“If the economic sanctions that Israel has applied against the Gaza Strip in reducing fuel supplies are to be regarded as collective punishment, so should the economic sanctions that were imposed against South Africa during the apartheid years, or those against Iran today”’ writes Dan Izenberg in the Jerusalem Post.
Although there is lots of talk about cutting off supplies of electricity and fuel to Gaza and the humanitarian crisis that would result, the courts are preparing to hear this week a petitioners' request for a show-cause order to cancel the original decision.
What has actually happened thus far is that amount of gasoline allowed into Gaza had been cut from an average of 350,000-400,000 liters per week to 300,000 liters and the government is also considering a further, gradual reduction.
Diesel exports were cut from 1.4 million liters per week to 1.2 million liters. A government spokesman stated that "according to government estimates, the amount of fuel necessary to fulfill the Gaza Strip's humanitarian needs does not amount to more than 50 percent of the amount supplied today, and this is a conservative estimate which provides a significant safety margin."
The spokesman added that the export of diesel for use in Gaza's power station had been reduced from an average of 2.2 million liters to 1.75 million per week. It said that in September, the Palestinians in Gaza had added a third turbine to provide additional power. When only two turbines operate, the power station produces 55 megawatts of electricity. When the third one functions, supply goes up to 63 megawatts. The drop in diesel exports imposed by Israel last week means that the amount of electricity provided for Gaza will return to the pre-September level.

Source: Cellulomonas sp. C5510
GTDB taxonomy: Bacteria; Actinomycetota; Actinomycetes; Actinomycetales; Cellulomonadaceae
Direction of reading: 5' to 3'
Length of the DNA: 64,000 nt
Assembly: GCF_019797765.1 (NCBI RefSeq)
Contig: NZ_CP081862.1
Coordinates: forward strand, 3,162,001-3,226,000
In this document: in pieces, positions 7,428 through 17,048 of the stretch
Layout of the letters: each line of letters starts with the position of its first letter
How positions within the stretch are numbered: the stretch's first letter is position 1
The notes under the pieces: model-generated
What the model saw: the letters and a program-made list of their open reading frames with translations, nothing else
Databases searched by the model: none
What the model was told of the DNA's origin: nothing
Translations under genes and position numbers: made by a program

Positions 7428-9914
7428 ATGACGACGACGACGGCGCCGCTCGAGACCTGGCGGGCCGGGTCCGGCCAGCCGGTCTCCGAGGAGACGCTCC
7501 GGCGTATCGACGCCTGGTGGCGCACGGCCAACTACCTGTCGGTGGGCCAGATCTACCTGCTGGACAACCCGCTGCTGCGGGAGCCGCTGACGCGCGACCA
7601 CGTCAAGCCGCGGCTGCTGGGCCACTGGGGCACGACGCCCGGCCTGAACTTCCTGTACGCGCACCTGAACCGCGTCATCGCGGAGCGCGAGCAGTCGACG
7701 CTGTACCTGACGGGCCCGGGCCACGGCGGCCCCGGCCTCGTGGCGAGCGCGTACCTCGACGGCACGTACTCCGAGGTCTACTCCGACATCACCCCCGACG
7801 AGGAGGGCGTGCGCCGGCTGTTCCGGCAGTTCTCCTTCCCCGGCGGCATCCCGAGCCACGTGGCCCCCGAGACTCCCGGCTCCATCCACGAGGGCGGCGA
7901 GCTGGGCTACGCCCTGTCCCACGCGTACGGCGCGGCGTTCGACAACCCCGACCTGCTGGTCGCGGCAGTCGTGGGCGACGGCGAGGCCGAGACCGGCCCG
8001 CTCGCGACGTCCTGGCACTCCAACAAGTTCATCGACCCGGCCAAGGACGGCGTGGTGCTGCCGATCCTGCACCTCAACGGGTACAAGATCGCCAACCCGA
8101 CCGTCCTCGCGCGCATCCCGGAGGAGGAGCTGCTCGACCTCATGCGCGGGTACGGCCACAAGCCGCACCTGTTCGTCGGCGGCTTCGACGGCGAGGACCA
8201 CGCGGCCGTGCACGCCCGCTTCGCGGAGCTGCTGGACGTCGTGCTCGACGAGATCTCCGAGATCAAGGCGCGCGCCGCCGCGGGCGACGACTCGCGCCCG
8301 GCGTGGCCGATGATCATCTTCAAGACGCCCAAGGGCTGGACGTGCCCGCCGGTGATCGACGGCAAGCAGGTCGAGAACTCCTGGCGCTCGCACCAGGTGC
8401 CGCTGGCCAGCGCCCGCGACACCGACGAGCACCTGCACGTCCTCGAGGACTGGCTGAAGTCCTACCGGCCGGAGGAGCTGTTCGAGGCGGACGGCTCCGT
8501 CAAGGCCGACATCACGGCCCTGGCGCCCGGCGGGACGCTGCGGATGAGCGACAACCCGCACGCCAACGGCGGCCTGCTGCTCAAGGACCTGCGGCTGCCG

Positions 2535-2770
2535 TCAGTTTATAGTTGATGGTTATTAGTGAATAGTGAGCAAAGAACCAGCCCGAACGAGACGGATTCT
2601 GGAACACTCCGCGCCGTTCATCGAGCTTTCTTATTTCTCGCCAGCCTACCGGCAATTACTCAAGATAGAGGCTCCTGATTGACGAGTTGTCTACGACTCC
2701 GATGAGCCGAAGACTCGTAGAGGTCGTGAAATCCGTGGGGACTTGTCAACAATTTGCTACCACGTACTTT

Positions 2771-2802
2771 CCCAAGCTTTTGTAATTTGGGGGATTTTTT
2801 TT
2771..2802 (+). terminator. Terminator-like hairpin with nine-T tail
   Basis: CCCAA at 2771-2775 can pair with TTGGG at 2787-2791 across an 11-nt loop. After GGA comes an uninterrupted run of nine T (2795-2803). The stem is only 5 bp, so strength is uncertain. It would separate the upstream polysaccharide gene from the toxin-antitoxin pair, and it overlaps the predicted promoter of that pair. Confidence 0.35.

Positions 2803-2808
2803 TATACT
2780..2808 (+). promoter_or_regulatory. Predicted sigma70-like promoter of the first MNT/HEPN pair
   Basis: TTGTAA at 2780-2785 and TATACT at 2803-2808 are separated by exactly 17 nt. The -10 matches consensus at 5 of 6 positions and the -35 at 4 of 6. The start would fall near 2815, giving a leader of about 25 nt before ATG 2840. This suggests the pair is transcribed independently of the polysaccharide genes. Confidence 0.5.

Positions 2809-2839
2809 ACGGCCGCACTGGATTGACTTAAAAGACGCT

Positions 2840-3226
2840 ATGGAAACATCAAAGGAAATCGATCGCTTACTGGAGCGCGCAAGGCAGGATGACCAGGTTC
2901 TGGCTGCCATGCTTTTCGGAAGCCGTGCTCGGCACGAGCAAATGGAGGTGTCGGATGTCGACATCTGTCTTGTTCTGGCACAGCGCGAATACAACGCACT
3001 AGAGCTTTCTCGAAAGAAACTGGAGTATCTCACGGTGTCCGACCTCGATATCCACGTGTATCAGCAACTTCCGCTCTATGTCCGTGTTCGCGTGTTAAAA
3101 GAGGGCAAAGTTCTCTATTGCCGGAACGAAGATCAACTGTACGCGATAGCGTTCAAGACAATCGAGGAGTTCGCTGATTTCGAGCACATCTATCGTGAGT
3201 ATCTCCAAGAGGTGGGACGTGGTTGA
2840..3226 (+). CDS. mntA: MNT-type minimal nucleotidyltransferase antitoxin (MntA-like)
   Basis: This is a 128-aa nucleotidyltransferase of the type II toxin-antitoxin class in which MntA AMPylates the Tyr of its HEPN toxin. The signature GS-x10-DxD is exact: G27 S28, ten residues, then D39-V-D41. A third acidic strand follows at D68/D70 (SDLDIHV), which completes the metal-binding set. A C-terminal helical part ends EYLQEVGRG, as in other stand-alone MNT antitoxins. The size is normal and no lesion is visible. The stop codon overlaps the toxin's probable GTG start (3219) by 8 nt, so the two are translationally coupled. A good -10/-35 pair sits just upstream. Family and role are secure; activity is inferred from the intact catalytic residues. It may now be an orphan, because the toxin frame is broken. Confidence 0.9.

All in all, hardly a humanitarian crisis but meanwhile at least one woman was suffering from shock after three Kassam rockets were fired at Sderot late Sunday morning, Israel Radio reported. One of the rockets hit a house and another hit an electrical line, causing a complete blackout in the western Negev town.
The siren system and 106 emergency hotline were offline following the attack, leaving the town's residents without even the means to prepare in case another rocket salvo would follow later in the day.
And so the deliberate targeting of the Israeli civilians goes on.